Stablemates’ Filly of the Year dead-heat the first in half a century

By Dennis Ryan

23 Mar 2022

Stablemates’ Filly of the Year dead-heat the first in half a centuryThe NZ Bloodstock Filly of the Year series goes down to the wire as Belle En Rouge (Jason Laking) do

This season marked 50 years of competition for one New Zealand racing’s most coveted trophies, the Filly of the Year title, and as if to underline that point in history, it was decided in unique circumstances.
The inaugural winner of what began in 1972-73 as the Philip Morris Filly of the Year series was the Bill Winder-trained Swell Time, a lovely chestnut by champion White Robe Lodge sire Mellay. On top of her Great Northern Oaks and Ladies Mile (Eight Carat Classic) wins at Ellerslie, she also accounted for older opposition in the third edition of what is now the country’s only distaff Group One race, the New Zealand Thoroughbred Breeders’ Stakes.
The following spring Swell Time competed at the Melbourne carnival, where she won the Caulfield Cup and a week later failed by inches to add the Cox Plate, cementing a pattern of elite fillies establishing their credentials in the keen competition for the annual trophy.
There have, however, been occasions when the honours have had to be shared at the top of the points table. The first such time was when Kate’s Myth and Olga’s Pal dead-heated in 1990-91, followed just two years later by locked combatants Lady Agnes and Nimue. It was all of 26 years before the next series ended in a draw, between Imelda Mary and Queen Of Diamonds in the 2018-19 season, and then last Saturday a double-down on the dead-heat theme when the Jamie Richards-trained stablemates Belle En Rouge and Self Obsession shared the honours on 31 points apiece.
With a hat-trick of Group Two middle-distance series wins going into the final leg, Self Obsession’s 24 points gave her a handy lead on the table as well as hot favouritism for the last of 11 series races, the Gr. 1 Al Basti Equiworld Dubai New Zealand Oaks. Various permutations existed that could deny the daughter of Shocking filly series honours. One of those was if Belle En Rouge – lurking on 19 points – was to win and Self Obsession finish out of the top two placings, the 12 points on offer to the winner would enable her to leapfrog her stablemate.
As we all saw on Saturday afternoon, that just about happened – but not quite by mere inches. At odds of $26, Belle En Rouge beat Self Obsession by half a length, with just a nose to the unluckiest Oaks runner, series newcomer Aspen Colorado. Thus Belle En Rouge went to 31 points and the fine line between second and third meant the seven points picked up by Self Obsession enabled her to retain her place at the top of the series table, but one she had to share.
This was the second consecutive series win for Richards after Amarelinha had sealed the New Zealand Bloodstock Filly of the Year title by winning the New Zealand Oaks 12 months ago, and the eighth series win with a Te Akau Racing association. The latter operation is intrinsically linked to Belle En Rouge, whose sire Burgundy, a three-quarter-brother to early 2000s Te Akau star Darci Brahma, is still rated by Te Akau founder David Ellis as the most brilliant galloper in his experience.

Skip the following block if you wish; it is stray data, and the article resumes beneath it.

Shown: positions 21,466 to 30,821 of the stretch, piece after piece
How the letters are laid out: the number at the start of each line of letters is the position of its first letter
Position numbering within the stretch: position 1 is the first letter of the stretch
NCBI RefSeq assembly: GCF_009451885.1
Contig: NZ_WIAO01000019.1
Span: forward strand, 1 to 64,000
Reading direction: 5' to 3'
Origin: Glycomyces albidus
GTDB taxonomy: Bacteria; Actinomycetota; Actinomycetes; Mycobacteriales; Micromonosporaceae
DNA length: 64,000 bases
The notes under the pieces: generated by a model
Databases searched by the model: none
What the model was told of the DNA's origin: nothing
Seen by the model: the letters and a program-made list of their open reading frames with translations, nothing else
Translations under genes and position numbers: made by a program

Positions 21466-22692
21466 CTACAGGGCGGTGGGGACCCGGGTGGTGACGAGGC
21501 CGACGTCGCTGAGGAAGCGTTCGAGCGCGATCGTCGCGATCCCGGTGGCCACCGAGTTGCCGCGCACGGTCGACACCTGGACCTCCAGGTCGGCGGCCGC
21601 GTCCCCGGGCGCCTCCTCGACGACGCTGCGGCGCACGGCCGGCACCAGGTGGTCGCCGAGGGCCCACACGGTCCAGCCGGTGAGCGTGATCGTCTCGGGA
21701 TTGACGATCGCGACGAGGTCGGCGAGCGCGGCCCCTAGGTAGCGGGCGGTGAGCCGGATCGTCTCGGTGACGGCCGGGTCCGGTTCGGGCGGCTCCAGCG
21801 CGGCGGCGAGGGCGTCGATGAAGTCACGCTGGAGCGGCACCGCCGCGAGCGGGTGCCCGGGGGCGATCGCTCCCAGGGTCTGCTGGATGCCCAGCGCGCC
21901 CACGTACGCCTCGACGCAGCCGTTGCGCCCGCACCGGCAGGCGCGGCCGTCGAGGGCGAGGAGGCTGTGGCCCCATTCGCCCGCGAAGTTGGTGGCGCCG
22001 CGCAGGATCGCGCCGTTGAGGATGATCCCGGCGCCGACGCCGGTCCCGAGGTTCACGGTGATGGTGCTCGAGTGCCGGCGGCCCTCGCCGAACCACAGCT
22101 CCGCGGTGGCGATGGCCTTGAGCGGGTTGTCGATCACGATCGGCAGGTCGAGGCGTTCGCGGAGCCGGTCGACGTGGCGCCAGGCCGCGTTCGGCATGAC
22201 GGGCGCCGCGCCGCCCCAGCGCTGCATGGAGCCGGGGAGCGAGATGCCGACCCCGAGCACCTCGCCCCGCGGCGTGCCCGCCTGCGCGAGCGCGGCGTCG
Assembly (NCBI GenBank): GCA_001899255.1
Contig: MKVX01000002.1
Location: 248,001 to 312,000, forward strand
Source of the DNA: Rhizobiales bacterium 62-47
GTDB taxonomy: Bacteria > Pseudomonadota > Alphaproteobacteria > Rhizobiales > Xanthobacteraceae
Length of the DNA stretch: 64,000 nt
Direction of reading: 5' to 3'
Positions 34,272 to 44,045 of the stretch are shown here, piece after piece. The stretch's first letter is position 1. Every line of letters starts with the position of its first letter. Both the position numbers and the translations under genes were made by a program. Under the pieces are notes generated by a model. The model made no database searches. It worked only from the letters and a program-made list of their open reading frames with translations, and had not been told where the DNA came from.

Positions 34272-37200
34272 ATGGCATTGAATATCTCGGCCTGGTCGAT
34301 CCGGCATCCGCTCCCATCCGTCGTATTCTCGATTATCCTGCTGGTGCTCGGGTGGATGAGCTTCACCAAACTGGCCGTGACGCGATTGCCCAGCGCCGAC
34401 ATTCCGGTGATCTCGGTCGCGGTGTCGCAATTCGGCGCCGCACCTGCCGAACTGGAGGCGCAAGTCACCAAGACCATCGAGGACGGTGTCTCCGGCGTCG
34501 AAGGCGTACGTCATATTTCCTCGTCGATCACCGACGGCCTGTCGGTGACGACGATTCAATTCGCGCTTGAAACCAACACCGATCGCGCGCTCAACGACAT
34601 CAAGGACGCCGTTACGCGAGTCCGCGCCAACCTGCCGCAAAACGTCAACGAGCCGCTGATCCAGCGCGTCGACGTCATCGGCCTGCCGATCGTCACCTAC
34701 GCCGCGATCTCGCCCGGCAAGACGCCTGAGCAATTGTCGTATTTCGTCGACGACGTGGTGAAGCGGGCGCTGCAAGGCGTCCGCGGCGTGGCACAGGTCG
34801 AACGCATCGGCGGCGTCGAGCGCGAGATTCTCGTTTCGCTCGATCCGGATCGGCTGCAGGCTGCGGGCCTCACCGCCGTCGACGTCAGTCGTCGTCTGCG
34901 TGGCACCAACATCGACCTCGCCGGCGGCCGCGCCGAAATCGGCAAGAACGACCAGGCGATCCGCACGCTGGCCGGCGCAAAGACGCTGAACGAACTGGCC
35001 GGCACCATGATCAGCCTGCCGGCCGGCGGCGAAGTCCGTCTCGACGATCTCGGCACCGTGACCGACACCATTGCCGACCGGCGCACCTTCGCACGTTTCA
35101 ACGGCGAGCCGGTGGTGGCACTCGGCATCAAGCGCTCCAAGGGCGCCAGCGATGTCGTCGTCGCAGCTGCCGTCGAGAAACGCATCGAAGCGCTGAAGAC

Ellis and his wife Karyn Fenton-Ellis bred Belle En Rouge through the mating of Burgundy with their unraced Thorn Park mare Cavendish Belle, who was bred, as was Burgundy, at NZ Bloodstock principal Sir Peter Vela’s Pencarrow Stud.
For all the speed he showed in his seven-win racing career, Burgundy has established a remarkably diverse stud career. Earlier this season his son Mondorani won the 3200m New Zealand Cup, while Belle En Rouge, his first Group One winner amongst eight stakes winners, is another obvious example of Burgundy’s versatility.
Gr. 2 Matamata Breeders’ Stakes winner Maven Belle, who added a third placing in the Gr. 1 Sistema Stakes, is another Te Akau home-bred by Burgundy, while he is also the sire of 2017-18 NZB Filly of the Year Dijon Bleu, who won up to 2000m, and Sydney galloper Brandenburg, the winner of the Gr. 2 Hobartville Stakes at 1400m and placed at 1600m in the Gr. 1 Doncaster and Randwick Guineas. Burgundy’s full emergence this season as a source of class gallopers emphasises his loss to laminitis three years ago.
Joint NZB Filly of the Year Self Obsession is also a home-bred, but one with a difference. She was bred by her Hong Kong-based owner David Price, whose local bloodstock interests are based at Hallmark Stud in north Waikato.
Self Obsession was orphaned at birth and her successful fostering is a success story in itself. Her sire Shocking is another to have enjoyed a superb season, albeit having to settle for second placings last weekend not only in the New Zealand Oaks, but also in the All-Stars Mile at Flemington with his Group One-winning son I’m Thunderstruck.